In other currencies, the dollar gained 0.3% versus the yen, to 107.93 yen JPY=EBS.

The euro inched lower against the dollar to $1.1234. It was earlier pressured by data showing underlying price pressures dropped again in the euro zone.

Over the quarter, the euro staged a 1.6% comeback after falling by a similar margin during the first three months of the year. For the month of June, the euro was up 0.9%.

Traders said there remains a barrier of $1.1200 for the euro on the downside.

Sterling reversed losses against the dollar to trade up 0.2% at $1.2328 GBP=D3. The pound fell earlier after data showed the economy shrank by 2.2% between January and March, its worst performance since 1979, as households slashed spending.

The Swiss franc CHF=EBS gained against the dollar. The greenback was last down 0.5% at 0.9467 franc CHF=EBS.

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Grim data keeps euro, sterling under pressure

LONDON (Reuters) – A fresh batch of grim economic data kept the euro and the pound under pressure on Tuesday as sentiment faltered amid fears new COVID-19 hot spots across the world might jeopardise the swift recovery from the pandemic investors are hoping for.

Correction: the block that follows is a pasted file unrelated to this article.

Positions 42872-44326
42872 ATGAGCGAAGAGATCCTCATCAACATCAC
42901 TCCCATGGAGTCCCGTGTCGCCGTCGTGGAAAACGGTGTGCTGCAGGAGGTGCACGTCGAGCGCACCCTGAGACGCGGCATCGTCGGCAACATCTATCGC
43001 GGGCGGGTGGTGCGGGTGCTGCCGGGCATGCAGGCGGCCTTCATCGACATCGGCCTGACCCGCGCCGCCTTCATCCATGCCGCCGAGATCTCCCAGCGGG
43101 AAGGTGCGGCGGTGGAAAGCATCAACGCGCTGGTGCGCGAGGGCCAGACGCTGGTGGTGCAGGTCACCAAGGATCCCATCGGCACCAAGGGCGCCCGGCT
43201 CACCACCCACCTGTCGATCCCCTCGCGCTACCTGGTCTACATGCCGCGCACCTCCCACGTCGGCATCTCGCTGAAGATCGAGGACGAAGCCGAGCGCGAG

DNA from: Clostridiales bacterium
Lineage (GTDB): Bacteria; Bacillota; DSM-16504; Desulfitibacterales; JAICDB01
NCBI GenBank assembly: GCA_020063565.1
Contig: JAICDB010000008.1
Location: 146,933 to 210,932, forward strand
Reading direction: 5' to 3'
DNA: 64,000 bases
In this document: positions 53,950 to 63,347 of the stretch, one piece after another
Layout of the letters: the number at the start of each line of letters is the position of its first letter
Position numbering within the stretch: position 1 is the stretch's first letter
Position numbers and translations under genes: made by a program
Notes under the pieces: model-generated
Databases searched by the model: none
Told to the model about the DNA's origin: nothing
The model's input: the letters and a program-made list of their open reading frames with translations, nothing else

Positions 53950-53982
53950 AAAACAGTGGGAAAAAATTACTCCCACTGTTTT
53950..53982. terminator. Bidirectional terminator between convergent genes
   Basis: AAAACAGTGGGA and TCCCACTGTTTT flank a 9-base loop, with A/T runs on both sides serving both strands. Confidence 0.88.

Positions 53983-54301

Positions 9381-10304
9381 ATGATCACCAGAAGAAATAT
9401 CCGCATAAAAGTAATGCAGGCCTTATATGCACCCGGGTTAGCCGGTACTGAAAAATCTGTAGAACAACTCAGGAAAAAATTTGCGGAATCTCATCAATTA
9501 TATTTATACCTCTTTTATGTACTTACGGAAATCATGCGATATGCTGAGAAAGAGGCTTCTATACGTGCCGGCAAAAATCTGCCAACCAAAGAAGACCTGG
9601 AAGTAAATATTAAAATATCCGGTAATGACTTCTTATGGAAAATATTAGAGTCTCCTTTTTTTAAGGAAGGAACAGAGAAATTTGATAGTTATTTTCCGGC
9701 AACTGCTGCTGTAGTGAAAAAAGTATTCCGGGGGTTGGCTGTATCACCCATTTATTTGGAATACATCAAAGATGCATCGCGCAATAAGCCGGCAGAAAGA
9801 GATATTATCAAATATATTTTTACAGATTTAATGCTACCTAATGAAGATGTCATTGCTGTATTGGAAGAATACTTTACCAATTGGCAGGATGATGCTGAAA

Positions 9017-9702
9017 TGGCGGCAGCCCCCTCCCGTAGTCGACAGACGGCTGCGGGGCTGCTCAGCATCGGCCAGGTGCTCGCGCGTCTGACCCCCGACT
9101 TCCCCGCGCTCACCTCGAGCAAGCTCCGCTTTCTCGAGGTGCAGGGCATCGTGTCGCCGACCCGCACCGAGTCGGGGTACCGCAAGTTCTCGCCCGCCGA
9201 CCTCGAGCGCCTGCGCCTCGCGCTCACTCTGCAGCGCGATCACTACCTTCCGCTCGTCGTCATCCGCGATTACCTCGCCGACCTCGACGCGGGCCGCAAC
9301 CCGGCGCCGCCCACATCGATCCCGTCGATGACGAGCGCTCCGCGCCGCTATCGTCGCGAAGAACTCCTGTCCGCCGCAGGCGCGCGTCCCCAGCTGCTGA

The common currency lost further ground against the dollar in morning trading after underlying price pressures dropped again in the euro zone, underscoring fears that consumer price growth will remain anaemic for years.

Separately, Britain’s Office for National Statistics said the economy shrank by 2.2% between January and March, its worst performance since 1979, as households slashed their spending. [L8N2E714Z]

“It’s undeniable that today’s data is not flattering, for both UK and Euro zone”, commented Ricardo Evangelista, senior analyst at ActivTrades.